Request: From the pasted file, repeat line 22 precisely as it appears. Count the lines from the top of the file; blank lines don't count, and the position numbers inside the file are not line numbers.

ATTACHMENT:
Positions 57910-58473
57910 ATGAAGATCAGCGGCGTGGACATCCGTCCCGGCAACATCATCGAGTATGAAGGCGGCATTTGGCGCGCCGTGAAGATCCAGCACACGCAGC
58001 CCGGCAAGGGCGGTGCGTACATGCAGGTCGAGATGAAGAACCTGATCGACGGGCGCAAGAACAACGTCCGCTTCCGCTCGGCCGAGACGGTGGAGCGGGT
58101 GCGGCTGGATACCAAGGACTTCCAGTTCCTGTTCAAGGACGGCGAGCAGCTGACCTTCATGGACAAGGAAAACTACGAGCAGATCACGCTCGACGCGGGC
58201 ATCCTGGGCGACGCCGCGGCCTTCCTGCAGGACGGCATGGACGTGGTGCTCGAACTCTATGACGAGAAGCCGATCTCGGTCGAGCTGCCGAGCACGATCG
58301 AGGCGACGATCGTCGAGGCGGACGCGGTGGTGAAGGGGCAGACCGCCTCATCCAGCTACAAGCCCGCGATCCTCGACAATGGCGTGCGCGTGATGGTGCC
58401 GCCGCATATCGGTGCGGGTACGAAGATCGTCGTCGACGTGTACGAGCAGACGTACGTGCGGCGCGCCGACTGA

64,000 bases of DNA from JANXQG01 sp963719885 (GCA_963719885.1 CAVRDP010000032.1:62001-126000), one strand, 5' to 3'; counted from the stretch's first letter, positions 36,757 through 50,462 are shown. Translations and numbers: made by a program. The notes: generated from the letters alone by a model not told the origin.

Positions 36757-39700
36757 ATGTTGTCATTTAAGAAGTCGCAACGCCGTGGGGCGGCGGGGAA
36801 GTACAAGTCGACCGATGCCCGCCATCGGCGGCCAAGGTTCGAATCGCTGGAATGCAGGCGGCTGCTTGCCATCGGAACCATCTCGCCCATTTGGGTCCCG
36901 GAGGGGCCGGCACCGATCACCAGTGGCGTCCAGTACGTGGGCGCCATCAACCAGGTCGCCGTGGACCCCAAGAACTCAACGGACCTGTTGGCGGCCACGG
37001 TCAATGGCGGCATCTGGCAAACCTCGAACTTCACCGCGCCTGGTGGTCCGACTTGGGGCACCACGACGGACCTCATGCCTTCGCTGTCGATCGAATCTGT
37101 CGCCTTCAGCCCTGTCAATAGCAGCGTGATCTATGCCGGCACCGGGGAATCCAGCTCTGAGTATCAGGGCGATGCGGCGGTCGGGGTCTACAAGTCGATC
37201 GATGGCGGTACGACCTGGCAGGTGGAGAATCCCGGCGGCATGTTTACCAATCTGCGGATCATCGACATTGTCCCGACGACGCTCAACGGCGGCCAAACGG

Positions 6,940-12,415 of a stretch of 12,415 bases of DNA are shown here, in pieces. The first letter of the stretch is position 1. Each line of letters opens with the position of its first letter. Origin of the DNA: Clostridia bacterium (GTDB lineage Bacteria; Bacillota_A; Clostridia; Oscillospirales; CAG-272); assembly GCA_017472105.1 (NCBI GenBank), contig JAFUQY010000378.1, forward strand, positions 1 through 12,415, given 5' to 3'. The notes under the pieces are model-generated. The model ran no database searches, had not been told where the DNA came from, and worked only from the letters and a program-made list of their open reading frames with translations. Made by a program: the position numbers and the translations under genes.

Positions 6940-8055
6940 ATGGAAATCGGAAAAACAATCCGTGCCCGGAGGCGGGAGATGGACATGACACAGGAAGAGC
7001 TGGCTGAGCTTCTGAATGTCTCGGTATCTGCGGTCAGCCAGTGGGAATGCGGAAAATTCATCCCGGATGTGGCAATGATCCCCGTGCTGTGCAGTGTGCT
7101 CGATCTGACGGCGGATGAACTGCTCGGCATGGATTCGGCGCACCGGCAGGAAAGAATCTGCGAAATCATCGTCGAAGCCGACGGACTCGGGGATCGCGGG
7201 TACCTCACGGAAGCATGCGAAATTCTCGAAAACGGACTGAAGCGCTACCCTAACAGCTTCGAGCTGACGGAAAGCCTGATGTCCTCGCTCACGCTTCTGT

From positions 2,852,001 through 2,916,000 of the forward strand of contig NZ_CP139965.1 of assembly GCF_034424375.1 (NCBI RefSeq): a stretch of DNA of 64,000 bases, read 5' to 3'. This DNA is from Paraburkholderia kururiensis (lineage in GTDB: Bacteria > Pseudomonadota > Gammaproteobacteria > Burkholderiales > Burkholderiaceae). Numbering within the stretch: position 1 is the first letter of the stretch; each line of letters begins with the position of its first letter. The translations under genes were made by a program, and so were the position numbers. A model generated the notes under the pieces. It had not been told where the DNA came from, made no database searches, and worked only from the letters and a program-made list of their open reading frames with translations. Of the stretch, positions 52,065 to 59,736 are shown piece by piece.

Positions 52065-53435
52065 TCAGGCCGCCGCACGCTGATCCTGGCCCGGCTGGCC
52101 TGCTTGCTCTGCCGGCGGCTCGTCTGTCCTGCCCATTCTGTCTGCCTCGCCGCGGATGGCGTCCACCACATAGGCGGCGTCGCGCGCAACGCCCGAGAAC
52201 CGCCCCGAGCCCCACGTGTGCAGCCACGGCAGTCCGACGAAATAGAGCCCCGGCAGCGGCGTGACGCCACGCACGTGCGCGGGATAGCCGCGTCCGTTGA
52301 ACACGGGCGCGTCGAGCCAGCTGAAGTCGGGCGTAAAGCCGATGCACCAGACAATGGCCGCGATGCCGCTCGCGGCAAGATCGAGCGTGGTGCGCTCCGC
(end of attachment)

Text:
From positions 2,852,001 through 2,916,000 of the forward strand of contig NZ_CP139965.1 of assembly GCF_034424375.1 (NCBI RefSeq): a stretch of DNA of 64,000 bases, read 5' to 3'. This DNA is from Paraburkholderia kururiensis (lineage in GTDB: Bacteria > Pseudomonadota > Gammaproteobacteria > Burkholderiales > Burkholderiaceae). Numbering within the stretch: position 1 is the first letter of the stretch; each line of letters begins with the position of its first letter. The translations under genes were made by a program, and so were the position numbers. A model generated the notes under the pieces. It had not been told where the DNA came from, made no database searches, and worked only from the letters and a program-made list of their open reading frames with translations. Of the stretch, positions 52,065 to 59,736 are shown piece by piece.